Music Venues of SXSW: Mohawk

Written by Rory Burbeck | February 11, 2014

SXSW 2014 Music Venue: The Mohawk

The Mohawk is a very special venue here in Austin. If you’ve been to a show there, especially during SXSW, there’s no doubt that you have some memories. Formerly a Mexican restaurant, the Mohawk has become a staple of Austin’s Red River Street area, booking all kinds of artists from Godspeed You! Black Emperor to Ice Cube.

The owner of the venue sat down with me for an interview. Read on for a brief history of the Mohawk, what SXSW means to him, and a very odd story involving Michael Stipe.

RB: State your name and what you do for the Mohawk.

JM: My name is James Moody and I’m the owner of the Mohawk. We also do Transmission Events. We book about 12-13 venues in Austin and we also put on Fun Fun Fun Fest.

RB: How and why did you get started in the music industry?

JM: I was in health care and I was wearing a suit everyday, shaving everyday, and flying around the country and just got burnt out and pissed. I had always loved music, I had always been really serious about it as a kid. I had always listened to kind of off-mainstream stuff and was always digging for more. So I just figured out a way to take my business skills and experience and tried to apply it to what I loved.

So I came to Austin and decided to buy a shitty bar and make a go of it.

RB: How long the Mohawk supported SXSW as an official venue?

JM: We’ve been an official venue every year [since we opened]. So, since 2006.

RB: Do you have any memorable stories from past SXSW Music Festivals?

JM: I remember a time when I brought Michael Stipe from R.E.M. there. The Mohawk doesn’t have a V.I.P. area. We don’t treat anybody differently. We only have like two martini glasses in the whole place.

He needed to go to the bathroom and there was lines out the door for the bathroom, so there was no way he was going to be able to wait in line. This guy who worked for us - he wasn’t a regular employee - he was from the Marine Corps and had just gotten back from Afghanistan. I said, “Hey, Michael needs to go to the bathroom so you need to escort him.”

Then he proceeded to put Michael in a headlock and start running towards the bathroom yelling, “He’s going to puke!” None of this was good. The guy thought he was being smart. Meanwhile, he was just scaring the shit out of Michael Stipe.

RB: What does it mean to you, the city of Austin, and live music to have SXSW here?

JM: We’re a university town, and I think people forget that we’re one of the biggest universities in the country. So, SXSW has always provided a nice chance to put on some great shows. But meanwhile to gather up some money to weather the storm over the summer because the students leave. I think people forget that SXSW is timed perfectly to give people the ability to make it through the summer.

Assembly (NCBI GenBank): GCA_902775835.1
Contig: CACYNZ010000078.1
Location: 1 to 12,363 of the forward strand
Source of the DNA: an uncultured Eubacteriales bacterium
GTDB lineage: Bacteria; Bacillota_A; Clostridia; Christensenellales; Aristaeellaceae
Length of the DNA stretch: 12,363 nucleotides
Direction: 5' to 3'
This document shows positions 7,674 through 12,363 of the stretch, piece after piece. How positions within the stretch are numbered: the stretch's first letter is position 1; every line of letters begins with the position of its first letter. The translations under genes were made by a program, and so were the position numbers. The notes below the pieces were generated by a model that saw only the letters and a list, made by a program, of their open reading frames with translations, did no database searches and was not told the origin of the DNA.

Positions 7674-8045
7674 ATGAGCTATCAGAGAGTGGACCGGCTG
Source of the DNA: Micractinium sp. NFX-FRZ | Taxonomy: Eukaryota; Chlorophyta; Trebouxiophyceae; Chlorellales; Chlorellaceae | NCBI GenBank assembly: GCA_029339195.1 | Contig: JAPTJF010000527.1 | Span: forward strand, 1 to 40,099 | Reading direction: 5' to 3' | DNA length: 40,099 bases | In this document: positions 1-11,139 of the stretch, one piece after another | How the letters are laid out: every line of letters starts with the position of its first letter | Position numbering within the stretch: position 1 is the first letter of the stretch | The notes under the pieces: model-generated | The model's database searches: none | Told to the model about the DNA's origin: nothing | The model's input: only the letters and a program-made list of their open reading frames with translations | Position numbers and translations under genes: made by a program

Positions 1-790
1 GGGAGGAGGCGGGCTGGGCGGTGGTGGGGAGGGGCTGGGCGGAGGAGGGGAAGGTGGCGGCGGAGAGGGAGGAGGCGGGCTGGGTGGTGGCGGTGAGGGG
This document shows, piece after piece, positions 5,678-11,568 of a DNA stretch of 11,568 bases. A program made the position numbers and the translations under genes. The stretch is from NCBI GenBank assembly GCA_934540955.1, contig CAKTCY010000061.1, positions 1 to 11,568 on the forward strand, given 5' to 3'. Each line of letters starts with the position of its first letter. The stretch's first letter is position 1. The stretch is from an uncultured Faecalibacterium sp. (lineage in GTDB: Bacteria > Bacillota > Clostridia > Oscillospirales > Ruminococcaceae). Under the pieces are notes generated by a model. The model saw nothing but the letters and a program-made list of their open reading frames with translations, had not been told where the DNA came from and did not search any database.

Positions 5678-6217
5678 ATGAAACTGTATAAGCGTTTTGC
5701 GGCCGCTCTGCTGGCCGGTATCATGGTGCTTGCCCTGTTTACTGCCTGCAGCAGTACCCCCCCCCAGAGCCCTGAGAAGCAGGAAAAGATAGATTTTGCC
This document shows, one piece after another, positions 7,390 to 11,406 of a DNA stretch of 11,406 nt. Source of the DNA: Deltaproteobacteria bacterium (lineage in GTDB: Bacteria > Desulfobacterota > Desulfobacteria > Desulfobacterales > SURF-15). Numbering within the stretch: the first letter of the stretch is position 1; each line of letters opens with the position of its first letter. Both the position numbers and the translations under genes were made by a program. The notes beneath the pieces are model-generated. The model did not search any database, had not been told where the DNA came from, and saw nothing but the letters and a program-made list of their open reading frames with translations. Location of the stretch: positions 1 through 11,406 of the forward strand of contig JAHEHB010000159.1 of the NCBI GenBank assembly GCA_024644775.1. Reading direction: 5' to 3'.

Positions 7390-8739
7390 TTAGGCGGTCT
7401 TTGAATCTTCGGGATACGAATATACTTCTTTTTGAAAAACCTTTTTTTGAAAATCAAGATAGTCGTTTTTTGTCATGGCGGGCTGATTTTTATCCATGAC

The other thing is, Brent [Grulke] was always serious about bringing in new, weird talent. The heart and soul of South By was always about discovering music not about seeing big bands.

And then also the blending of music and film and technology. South By is a catalyst for trying to blend those worlds a little bit better.

And lastly, the thing I think is most interesting: no one flies in from around the world, at least in my experience, goes to South By and says, “Man, that Convention Center was amazing.” The panels absolutely are amazing, and the programming is amazing. But really, they remember the context; they remember the taco carts, and the weird clubs.

Red River (Street) is a total payoff on walking outside of the convention center. Red River is unlike any street in the United States. Having an ecosystem that’s that tight, and that close, that’s really a runway of rock ‘n’ roll and hip hop is pretty special and pretty unheard of. So [South By] has done a good job of drawing attention to one of the hardest working rock ‘n’ roll streets in America.

RB: What was your favorite show you’ve ever seen at the Mohawk?

JM: It’s hard to pick one...seeing things like Bad Brains or Youth of Today were just like me when I was young. And Ice Cube, even. That was me in high school. Seeing that shit in my club later is really pretty amazing for me.

But then discovering stuff like Ty Segall or White Denim or Kurt Vile. That stuff has it’s own really cool memories. It depends on the context. It’s kind of a wide variety of things, I guess.

RB: Last question… Desert island albums. Albums that you can’t live without.

JM: Prince. Skynyrd. Zeppelin. I kind of like sad bastard music too, so I’d have to bring like The Cure and some Mark Kozelek. Exile on Main St. by the Rolling Stones. It’s just the go-to record for drinking beers. And some Fela Kuti, and some Tinariwen. I gotta have a Tribe Called Quest record and a N.W.A. record. I’ll bring an old Metallica record, you know, Ride the Lightning. I’ll bring some Tom Waits just to get philosophical on that ass. I don’t know...I’m all over the place, man.

Mohawk photo by David Fox